My birthday was July 3rd. I remember when I was young, I used to think I was just like the astrological sign Cancer. I thought it was fitting that I was born under this sign because I have so many of the characteristics. The irony is not only was I born under the Cancer sign; my body literally became a cancer two months after my 39th birthday in 2015.
Here’s a description of the sign on horoscope.com:
Cancers are amazing! Their name says it all:
C for caring
A for ambitious
N for nourishing
C for creative
E for emotionally intelligent
R for resilient
I think about my birthday differently ever since my diagnosis of stage IIA invasive lobular breast cancer. There’s an additional layer of heaviness with each year that wasn’t as thick pre-cancer. I can’t help but think about all the cancer warriors who didn’t get to live to their next birthday. Once you’re inducted into the cancer sorority or fraternity, it’s impossible to not be plagued by survivor’s guilt.
Why am I still here? Do I have an invisible expiration date stamped on my body?
I’ve seen so much death in cancerland. Some of us have experienced wrath from a few of those who are metastatic (stage IV) who get triggered when we complain about something in our lives post-cancer. “At least you don’t have stage IV and not dying,” is what some will often say. It’s important to not compare our cancer experiences with others because you have no idea what all they have been through up to this point. While it may not be stage IV cancer, there are other things experienced that are uncertain, frustrating, and could eventually become deadly.
What they don’t know is my story and how I nearly died at birth.
What they don’t know is how I sick I was as a child, constantly fighting off infections and hospitalized multiple times.
What they don’t know is how I’ve known I would get cancer since I was 18 but just couldn’t be sure of when and what type.
What they don’t know is the grief I feel daily over not being married and having a family.
What they don’t know is all the death I’ve seen from cancer before I was even 12 years old.
What they don’t know is my mother has had a rare blood cancer for the past 20+ years and it’s currently progressing.
From the moment I was born three months early, I have been fighting to continue living in this world. It took my parents eight years to conceive. I am an IVF baby. My mother was diagnosed with ovarian cancer during the pregnancy. The doctors wanted her to have a therapeutic abortion because they said there’s no way both of us would survive this pregnancy. Their prediction was one of us or both of us would die.
When I made my grand entrance into the world, it wasn’t filled with excitement. It was filled with urgency and worry that my mother and I would die. My mother started hemorrhaging to death which is why an emergency cesarean was performed. Everyone was panicked because I wasn’t supposed to be born until the last week of October, but here I was coming out in July.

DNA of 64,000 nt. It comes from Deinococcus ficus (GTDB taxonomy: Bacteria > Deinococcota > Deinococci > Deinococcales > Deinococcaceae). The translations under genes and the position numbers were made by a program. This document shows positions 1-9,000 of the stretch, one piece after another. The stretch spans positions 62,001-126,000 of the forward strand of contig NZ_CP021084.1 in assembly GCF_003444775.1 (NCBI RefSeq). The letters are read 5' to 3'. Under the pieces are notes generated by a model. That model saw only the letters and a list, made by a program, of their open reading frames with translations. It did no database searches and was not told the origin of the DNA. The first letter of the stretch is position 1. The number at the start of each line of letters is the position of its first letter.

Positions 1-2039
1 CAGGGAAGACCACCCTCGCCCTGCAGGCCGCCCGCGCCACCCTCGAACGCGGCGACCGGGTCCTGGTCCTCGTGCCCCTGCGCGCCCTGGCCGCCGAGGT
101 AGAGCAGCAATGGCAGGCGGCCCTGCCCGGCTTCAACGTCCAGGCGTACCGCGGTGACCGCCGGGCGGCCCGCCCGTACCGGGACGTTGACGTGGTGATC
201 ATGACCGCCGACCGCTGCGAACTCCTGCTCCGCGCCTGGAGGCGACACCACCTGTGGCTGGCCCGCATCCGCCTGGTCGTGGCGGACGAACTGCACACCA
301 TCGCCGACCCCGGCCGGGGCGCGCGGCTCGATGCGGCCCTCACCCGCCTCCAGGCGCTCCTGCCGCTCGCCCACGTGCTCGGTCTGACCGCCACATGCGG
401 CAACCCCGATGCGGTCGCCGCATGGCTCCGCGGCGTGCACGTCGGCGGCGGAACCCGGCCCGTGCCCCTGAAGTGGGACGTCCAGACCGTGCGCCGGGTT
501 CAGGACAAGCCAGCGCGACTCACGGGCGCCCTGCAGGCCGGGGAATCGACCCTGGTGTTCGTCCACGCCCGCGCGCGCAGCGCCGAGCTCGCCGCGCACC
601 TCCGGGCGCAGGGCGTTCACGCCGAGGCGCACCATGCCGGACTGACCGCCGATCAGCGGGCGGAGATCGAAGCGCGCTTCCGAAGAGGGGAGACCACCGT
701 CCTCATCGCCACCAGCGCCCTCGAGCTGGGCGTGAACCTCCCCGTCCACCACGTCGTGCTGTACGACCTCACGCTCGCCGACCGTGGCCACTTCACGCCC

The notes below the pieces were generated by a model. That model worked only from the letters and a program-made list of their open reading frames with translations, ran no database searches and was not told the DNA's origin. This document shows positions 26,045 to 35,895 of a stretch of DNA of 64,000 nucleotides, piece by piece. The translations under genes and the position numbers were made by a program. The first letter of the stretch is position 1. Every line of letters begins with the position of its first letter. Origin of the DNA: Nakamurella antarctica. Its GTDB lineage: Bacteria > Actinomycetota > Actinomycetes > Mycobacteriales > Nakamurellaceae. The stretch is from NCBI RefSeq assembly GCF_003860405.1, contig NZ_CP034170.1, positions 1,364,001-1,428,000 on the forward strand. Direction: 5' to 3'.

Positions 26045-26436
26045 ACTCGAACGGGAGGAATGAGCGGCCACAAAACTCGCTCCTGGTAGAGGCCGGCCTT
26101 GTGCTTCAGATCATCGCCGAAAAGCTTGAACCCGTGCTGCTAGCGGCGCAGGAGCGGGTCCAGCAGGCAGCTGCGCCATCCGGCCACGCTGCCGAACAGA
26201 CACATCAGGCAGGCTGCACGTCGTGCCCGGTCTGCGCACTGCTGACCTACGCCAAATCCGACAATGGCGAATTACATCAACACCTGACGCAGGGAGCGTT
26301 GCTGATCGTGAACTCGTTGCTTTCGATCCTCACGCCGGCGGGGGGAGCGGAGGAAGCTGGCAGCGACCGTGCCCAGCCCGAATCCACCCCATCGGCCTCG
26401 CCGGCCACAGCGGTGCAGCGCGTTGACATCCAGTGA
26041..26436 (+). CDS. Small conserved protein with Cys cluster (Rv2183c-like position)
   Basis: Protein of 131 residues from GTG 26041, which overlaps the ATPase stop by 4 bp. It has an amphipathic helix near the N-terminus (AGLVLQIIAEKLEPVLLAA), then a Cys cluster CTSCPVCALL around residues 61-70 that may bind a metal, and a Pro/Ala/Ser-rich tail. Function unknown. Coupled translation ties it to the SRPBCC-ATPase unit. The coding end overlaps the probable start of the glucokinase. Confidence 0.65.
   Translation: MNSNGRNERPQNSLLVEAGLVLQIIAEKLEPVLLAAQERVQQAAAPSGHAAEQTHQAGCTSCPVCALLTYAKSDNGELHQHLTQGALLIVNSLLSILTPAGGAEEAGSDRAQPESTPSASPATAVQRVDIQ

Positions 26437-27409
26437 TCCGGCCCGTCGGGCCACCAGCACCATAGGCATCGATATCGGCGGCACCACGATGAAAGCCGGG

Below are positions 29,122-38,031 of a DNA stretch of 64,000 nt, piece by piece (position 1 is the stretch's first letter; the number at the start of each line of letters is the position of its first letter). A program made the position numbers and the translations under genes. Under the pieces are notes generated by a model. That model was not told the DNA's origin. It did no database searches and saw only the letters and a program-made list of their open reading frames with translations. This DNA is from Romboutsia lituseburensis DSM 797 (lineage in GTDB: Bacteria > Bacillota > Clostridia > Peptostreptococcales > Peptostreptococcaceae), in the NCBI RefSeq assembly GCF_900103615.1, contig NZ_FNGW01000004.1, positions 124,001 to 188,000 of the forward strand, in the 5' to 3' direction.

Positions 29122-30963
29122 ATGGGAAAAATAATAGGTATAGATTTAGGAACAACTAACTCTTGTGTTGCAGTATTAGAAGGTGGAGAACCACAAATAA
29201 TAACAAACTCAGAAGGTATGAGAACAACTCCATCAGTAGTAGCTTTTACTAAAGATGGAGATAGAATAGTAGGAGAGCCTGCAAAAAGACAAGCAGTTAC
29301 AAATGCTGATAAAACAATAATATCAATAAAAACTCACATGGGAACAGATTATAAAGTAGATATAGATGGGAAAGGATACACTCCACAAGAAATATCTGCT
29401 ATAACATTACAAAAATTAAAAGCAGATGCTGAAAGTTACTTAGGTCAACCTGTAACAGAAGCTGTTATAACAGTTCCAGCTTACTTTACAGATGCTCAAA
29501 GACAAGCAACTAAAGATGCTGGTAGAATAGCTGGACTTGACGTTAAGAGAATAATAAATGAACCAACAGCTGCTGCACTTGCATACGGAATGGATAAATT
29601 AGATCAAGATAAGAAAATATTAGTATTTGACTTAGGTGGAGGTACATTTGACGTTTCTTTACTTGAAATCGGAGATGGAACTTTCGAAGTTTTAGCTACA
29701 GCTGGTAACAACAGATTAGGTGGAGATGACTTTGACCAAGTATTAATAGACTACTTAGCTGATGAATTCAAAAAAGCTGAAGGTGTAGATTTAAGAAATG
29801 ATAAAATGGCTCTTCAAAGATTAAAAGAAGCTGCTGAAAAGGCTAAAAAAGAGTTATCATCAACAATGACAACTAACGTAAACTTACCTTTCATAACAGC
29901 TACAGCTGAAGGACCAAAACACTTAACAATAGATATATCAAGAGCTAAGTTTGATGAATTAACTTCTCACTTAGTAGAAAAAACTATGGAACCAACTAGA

I was born 1 lb., 5 oz. at St. Luke’s Hospital in Davenport, IA. My parents didn’t even get to hold me because I was immediately rushed into ICU because I wasn’t breathing. My lungs had collapsed. Once the doctors got me breathing, I began to have grand mal seizures. After two months in the ICU, they discovered I had a benign fibrous histiocytoma in my right leg which was surgically removed. According to Google, fibrous histiocytoma is a benign soft tissue tumor that may present as a fibrous mass anywhere in the human body.
My body experienced trauma from day one and has never stopped. While I’ve never been surprised that I got cancer, I was surprised that I got in my late 30’s. The trauma continues with permanent damage and scars from cancer treatments and eight surgeries. It makes sense that I have fibromyalgia, too. I honestly believe this would’ve occurred later in life but was triggered thanks to chemo. I’ve had pneumonia twice as a child and twice as an adult.
The list goes on and on.
The physical and mental pain goes on and on.
So, why am I still here when others have died too young or have families who need them? I honestly don’t know. It is a shame that it took getting cancer to shake me out of simply existing to truly start living with purpose. The past year of my life was a little more difficult than I was prepared for, but my inherent resilience keeps pushing me forward, even when I don’t necessarily want to.
While I wait for my invisible expiration date to appear, I refuse to give up. I don’t to die on a bed of regrets. The song I’m Still Here by Sia perfectly sums up my thoughts at this moment because
Until next time,
This post originally appeared on Life on the Cancer Train on July 5, 2020. It is republished with permission.